Head of U.S. Intelligence: Iran’s Appetite for Terror Strikes in the U.S. Growing
James Clapper, the Director of National Intelligence, was on Capitol Hill earlier today to brief lawmakers on the biggest national security threats facing the nation in the year ahead. While there was some good news (Al Qaeda, for instance, has been substantially weakened by the death of Osama bin Laden and many of its other senior leaders), Clapper’s warnings about Iran were ominous. As the Washington Post reports it:
U.S. intelligence agencies believe that Iran is prepared to launch terrorist attacks inside the United States in response to perceived threats from America and its allies, the U.S. spy chief said Tuesday.
Director of National Intelligence James R. Clapper Jr. said in prepared testimony that an alleged Iranian plot to assassinate the Saudi ambassador in Washington that was uncovered last year reflects an aggressive new willingness within the upper ranks of the Islamist republic to authorize attacks against the United States.
That plot “shows that some Iranian officials — probably including Supreme Leader Ali Khamenei — have changed their calculus and are now more willing to conduct an attack in the United States in response to real or perceived U.S. actions that threaten the regime,” Clapper said in the testimony, which was submitted to the Senate Intelligence Committee in advance of a threat assessment hearing Tuesday. “We are also concerned about Iranian plotting against U.S. or allied interests overseas.”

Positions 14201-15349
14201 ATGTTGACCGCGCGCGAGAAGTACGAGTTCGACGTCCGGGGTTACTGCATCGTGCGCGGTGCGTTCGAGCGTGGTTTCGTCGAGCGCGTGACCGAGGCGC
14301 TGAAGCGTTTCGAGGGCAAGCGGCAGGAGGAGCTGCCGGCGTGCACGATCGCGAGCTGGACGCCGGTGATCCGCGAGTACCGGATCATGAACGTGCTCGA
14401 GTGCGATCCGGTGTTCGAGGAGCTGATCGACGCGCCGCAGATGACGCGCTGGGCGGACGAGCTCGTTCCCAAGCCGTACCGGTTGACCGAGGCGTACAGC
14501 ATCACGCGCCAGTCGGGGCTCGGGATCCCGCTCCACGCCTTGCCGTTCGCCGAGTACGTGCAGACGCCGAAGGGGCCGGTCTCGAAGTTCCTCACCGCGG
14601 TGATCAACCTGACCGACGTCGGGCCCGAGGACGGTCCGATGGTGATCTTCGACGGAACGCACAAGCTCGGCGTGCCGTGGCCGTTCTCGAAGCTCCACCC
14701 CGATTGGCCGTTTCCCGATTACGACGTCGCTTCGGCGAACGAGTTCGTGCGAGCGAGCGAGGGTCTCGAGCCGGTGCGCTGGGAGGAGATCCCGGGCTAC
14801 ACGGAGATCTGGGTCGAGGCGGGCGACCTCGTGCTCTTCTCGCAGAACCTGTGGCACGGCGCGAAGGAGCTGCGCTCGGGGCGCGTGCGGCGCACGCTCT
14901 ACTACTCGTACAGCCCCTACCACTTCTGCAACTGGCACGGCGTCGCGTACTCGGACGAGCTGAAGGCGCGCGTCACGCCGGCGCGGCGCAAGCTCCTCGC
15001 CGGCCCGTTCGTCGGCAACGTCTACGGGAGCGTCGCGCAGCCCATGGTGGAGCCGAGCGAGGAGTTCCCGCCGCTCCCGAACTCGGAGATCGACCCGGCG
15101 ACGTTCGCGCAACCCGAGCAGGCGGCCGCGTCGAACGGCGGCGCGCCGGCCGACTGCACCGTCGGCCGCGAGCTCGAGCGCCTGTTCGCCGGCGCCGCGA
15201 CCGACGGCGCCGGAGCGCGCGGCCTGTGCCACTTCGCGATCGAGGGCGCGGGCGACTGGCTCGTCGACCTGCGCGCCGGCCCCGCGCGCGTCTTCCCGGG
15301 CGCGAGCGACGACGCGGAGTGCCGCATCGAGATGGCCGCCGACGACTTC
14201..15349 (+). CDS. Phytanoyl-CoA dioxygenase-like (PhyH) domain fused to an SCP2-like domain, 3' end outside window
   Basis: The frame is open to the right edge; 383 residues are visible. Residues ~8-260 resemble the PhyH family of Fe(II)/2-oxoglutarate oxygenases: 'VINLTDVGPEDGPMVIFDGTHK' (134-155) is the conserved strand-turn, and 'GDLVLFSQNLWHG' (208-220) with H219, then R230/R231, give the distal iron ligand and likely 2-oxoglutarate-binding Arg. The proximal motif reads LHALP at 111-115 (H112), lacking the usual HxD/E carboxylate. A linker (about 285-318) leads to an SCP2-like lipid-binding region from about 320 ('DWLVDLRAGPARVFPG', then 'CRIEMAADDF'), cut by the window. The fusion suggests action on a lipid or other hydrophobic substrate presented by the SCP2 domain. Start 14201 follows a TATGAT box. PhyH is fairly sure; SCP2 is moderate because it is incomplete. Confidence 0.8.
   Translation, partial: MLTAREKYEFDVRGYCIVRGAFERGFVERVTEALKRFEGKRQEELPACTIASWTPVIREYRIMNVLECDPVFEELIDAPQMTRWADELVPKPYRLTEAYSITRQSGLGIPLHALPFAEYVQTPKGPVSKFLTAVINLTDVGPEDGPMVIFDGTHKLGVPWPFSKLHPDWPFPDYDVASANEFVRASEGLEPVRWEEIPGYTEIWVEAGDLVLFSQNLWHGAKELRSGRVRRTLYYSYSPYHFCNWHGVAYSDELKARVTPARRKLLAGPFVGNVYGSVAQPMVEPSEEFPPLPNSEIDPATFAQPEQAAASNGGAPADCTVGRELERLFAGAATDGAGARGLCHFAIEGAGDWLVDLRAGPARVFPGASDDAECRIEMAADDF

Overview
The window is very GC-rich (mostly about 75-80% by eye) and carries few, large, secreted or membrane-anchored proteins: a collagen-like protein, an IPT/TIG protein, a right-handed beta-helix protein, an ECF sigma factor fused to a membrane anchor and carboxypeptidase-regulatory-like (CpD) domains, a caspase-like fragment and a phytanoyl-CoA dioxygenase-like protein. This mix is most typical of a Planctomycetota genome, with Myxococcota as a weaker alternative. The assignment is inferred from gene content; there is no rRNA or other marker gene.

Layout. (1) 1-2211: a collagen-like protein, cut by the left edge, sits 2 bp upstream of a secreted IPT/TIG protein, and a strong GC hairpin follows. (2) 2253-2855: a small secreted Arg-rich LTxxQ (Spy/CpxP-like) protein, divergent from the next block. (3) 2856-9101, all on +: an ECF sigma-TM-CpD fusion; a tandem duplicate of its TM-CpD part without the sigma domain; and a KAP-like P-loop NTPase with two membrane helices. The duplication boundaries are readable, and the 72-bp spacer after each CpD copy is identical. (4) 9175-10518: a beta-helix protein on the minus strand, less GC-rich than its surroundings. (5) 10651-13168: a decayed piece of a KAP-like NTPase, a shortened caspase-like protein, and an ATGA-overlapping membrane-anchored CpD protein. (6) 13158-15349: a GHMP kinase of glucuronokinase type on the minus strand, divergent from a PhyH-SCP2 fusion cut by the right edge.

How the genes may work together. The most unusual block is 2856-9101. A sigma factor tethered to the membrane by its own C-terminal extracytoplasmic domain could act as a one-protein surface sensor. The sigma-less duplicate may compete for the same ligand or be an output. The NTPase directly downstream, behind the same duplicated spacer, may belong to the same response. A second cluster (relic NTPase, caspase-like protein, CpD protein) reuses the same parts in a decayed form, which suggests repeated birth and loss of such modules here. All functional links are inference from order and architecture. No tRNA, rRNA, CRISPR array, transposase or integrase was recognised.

Bracing stuff. It should now be clear that Iran poses a greater immediate national security threat to the U.S. than any other nation on earth. And our response — to the extent that we’ve had one — has been woefully inadequate.
One of the great ignominies of President Obama’s tenure in office was his decision not to side with the Iranian dissidents who rose up against the government of Mahmoud Ahmadinejad in 2009, missing an opportunity not only to advance our strategic interests in the region but also to put our moral capital on the line for a people yearning to throw off the hand of oppression. At the time, the president was more concerned with preserving his diplomatic options with the mullahs’ regime, even though their actions proved exactly why such overtures would be fruitless.
Though the White House now seems to have a slightly more acute sense of the dangers posed by Iran, the upshot has not been a more effective foreign policy. The current response of choice is to step up economic pressure through the widespread use of economic sanctions by the U.S. and our allies. This will fail to stem the tide of Iranian radicalism. Sanctions and their corresponding decline in economic growth only serve to make life less bearable for workaday citizens. That may make the regime less popular, but in an undemocratic system that’s a development that comes with little cash value.
Khamenei and his ilk are true believers, convinced that history is winding inevitably towards an outcome ordained for them by God. There’s not an instrument of policy sufficient to change that orientation — other than regime change.